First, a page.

“Stephen Loughman visually reinforces that strangely seperate quality in which we experience our lives as part of some other narrative. We come to life in these landscapes which have been taken from realities elsewhere, versions of ourselves that have pre-existed us in imaginary form, in another medium, a cross – reference, fictionalised somewhere in the past by culture and commerce.”
Text by Hugo Hamilton, taken from Nothing is Real, Stephen Loughman & Mark O’Kelly (2008)
Kevin Kavanagh is pleased to represent Gary Coyle and Sean Lynch at VOLTA 7, Basel..
Gary Coyle has been visiting the well known 40 Ft swimming spot for the last decade. The 40 Foot is a promontory on the southern tip of Dublin Bay at Sandycove, where people have swum in the Irish Sea all year round for some 250 years. In former times it was kept solely as a gentlemen’s bathing place and the gentlemen’s swimming club was established to help conserve the area. Due to its isolation and gender-specific nature it became a popular spot for nudists, but in the 1970s during the women’s liberation movement, a group of female equal-rights activists plunged into the waters, now it is open to women and children as well. The gentlemen’s swimming club still exists and is open to both genders. The Forty Foot also featured in the novels Ulysses by James Joyce, At Swim-Two-Birds by Flann O’Brien and At Swim, Two Boys by Jamie O’Neill.
He has bottled the water ,recorded each experience in a diary, taken photographs of the coastline and has worked on large-scale drawings of the sea. To submerge yourself in this work is to submerge yourself in the experience of the daily swimmer. View the brooding skies; the crashing waves and occasionally the expanse of calm water as most of the photographs were taken while Coyle was in the water. The result of this investigation is AT SEA THE DAILY PRACTISE OF SWIMMING.
Sean Lynch’s artworks investigate and reflect upon the methods, understandings and representations involved in dealing with the contents of history. In recent years the idea of spotlighting idiosyncratic moments of the past has been his primary concern. This occurs through actions and gestures made around particular subjects that are identified from specific research and fieldwork. The photographs, installations and publications artworks generated in this process are speculative and open-ended in nature, engaging the contingencies of interpreting legacies of historical and cultural knowledge. Recent projects have included finding chalk from a Joseph Beuys blackboard that was erased after a lecture he gave in 1974; trying to document HyBrazil, a mythical island in the Atlantic; locating remnants of the DeLorean car factory at the bottom of Galway Bay; investigating alleged supernatural trees, in danger of destruction from Ireland’s new motorways; and working with peregrine falcons to develop alternative representations of a housing project.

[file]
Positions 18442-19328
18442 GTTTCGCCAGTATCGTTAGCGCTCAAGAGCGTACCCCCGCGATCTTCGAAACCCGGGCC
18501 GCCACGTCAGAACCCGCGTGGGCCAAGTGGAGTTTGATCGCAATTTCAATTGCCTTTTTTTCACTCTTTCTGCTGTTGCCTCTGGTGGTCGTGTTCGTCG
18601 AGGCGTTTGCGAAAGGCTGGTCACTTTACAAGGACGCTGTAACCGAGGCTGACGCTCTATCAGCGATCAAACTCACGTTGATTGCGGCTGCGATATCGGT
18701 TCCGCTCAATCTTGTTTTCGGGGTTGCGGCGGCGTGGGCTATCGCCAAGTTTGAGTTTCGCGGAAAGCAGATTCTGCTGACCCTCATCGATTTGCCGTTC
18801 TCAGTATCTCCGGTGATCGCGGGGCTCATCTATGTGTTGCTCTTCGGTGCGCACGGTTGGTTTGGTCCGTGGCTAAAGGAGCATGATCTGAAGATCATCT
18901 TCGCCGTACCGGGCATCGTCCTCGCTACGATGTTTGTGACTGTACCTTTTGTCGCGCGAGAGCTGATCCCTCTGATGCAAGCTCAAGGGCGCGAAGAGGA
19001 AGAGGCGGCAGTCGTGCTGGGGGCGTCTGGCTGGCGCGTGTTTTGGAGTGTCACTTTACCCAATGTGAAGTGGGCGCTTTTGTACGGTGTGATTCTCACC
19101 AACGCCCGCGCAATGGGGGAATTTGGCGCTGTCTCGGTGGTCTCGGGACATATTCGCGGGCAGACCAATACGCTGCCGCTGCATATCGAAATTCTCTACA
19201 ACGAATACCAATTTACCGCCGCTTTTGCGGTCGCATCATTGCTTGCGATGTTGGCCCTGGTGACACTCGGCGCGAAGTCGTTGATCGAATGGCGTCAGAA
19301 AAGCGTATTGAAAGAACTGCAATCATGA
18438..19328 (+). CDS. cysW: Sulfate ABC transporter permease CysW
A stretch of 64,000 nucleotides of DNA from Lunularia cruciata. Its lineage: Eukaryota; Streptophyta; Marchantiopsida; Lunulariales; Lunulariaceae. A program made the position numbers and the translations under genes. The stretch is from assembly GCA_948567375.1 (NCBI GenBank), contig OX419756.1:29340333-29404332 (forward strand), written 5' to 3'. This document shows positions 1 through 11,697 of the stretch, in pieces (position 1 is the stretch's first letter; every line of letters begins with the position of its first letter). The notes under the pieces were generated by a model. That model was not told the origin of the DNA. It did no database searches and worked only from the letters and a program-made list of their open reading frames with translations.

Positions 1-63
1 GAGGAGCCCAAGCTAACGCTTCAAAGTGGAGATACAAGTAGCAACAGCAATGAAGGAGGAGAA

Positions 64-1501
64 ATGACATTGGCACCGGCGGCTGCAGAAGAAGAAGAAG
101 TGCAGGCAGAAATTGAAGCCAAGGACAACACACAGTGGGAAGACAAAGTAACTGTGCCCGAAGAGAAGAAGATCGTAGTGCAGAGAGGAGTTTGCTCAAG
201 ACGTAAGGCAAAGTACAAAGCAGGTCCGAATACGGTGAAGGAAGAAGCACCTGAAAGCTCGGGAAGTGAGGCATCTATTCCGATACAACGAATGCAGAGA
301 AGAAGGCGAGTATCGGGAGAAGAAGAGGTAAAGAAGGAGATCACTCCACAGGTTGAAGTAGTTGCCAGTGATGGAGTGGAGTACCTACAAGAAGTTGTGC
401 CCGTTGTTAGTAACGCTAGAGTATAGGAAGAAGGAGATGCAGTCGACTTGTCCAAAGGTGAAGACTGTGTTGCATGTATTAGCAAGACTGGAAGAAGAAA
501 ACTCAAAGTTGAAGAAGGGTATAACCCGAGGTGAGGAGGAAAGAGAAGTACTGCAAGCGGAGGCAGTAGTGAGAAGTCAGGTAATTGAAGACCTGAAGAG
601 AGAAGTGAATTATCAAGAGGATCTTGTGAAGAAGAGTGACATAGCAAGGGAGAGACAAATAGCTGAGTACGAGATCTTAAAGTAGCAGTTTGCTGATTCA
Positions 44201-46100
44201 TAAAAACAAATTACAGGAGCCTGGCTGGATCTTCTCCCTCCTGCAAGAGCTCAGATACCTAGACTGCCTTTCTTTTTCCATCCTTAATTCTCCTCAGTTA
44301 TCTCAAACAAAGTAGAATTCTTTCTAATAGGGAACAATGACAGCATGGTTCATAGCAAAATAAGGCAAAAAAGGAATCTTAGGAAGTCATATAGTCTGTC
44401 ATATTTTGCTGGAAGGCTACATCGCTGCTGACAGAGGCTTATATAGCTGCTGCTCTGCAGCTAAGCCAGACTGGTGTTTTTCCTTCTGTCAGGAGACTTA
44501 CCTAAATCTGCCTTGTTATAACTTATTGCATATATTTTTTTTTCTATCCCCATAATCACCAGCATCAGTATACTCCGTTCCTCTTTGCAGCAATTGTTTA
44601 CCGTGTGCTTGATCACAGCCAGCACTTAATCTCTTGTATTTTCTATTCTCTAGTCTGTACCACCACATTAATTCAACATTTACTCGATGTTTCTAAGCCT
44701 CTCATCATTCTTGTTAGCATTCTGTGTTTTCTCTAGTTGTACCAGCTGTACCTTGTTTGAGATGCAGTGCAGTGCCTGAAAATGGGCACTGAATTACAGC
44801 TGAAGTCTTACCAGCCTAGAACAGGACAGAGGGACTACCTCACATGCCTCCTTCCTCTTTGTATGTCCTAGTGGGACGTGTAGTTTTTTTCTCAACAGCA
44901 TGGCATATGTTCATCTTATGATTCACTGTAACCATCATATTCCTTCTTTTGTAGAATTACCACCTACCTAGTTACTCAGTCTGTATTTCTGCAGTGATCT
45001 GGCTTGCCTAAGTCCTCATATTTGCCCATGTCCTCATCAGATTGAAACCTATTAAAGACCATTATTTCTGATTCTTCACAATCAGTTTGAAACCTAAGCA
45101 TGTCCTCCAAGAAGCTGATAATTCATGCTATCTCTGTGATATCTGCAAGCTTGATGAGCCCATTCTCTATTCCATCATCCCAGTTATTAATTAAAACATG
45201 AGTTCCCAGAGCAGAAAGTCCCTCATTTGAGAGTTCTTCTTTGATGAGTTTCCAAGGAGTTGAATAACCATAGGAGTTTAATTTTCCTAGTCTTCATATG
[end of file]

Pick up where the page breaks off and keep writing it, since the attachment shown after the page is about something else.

The resulting artworks resist the notion of history as simulation. Instead they suggest the presence of an actual, although hidden, past, mostly eradicated from popular consciousness but briefly available in moments evoked through artistic practice. Extended narrative sequences are central to this approach, often moving between the anecdotal and objective-informative. In working in this manner, he views history not as a structure that anchors and legitimates everything, but rather as an amalgam of tropes and shifting viewpoints. The venture is to pick up fragments and renegotiate them into alternative configurations. Gallery presentations become an open space for this feedback to occur, and allow a place for the continued dissemination of tainted evidence and marginalia to be rehearsed and played out.
With support from
culture ireland | cultúr éireann
promoting the arts abroad cur chun cinn na n-eadaíon thar lear
Paul Nugent | Booth G11
VOLTA NY | 3 -6 March 2011
Paul Nugent’s works are influenced by photographic reproductions of eighteenth century paintings from art history books. Each painting painted in blue has the appearance of a print maker’s printing plate or of the early photographic process of cyanotypes. The photographic references are inverted through the painting process into negative images creating a kind of visual representation of the subconscious. This recalls Freud’s analysis of the photographic process of the negative plate being like the sub-conscious and the positive image the conscious. Like images from a storybook they show figures in conversation or preoccupied in their own thoughts. The backdrops from which the figures emerge are painted in layers of transparent Prussian blue, transforming these woodland environments into graceful interior worlds. That which is opened to us for viewing has the character of a dream or memory evoking what the biologist and theorist Gerald Edelman called the remembered present, “as if perception and conscious flourish only in the hazy light of memory”. Paul Nugent’s work has always explored notions of history, symbolism, time, perception and memory.
Nugent has recently exhibited at The Irish Museum of Modern Art, Dublin, 2010; Kerava Art Museum, Finland, 2009; Kevin Kavanagh, Dublin, 2009; Centre Culturel Irlandais, Paris 2007; Art Gallery of Newfoundland and Labrador, Canada, 2005; Shanghai Gallery of Modern Art & the Millennium Monument Museum, Beijing, China, 2004; University of Virginia, U.S.A.; and his work features in numerous private and public collections, including the Office of Public Works and Irish Museum of Modern Art.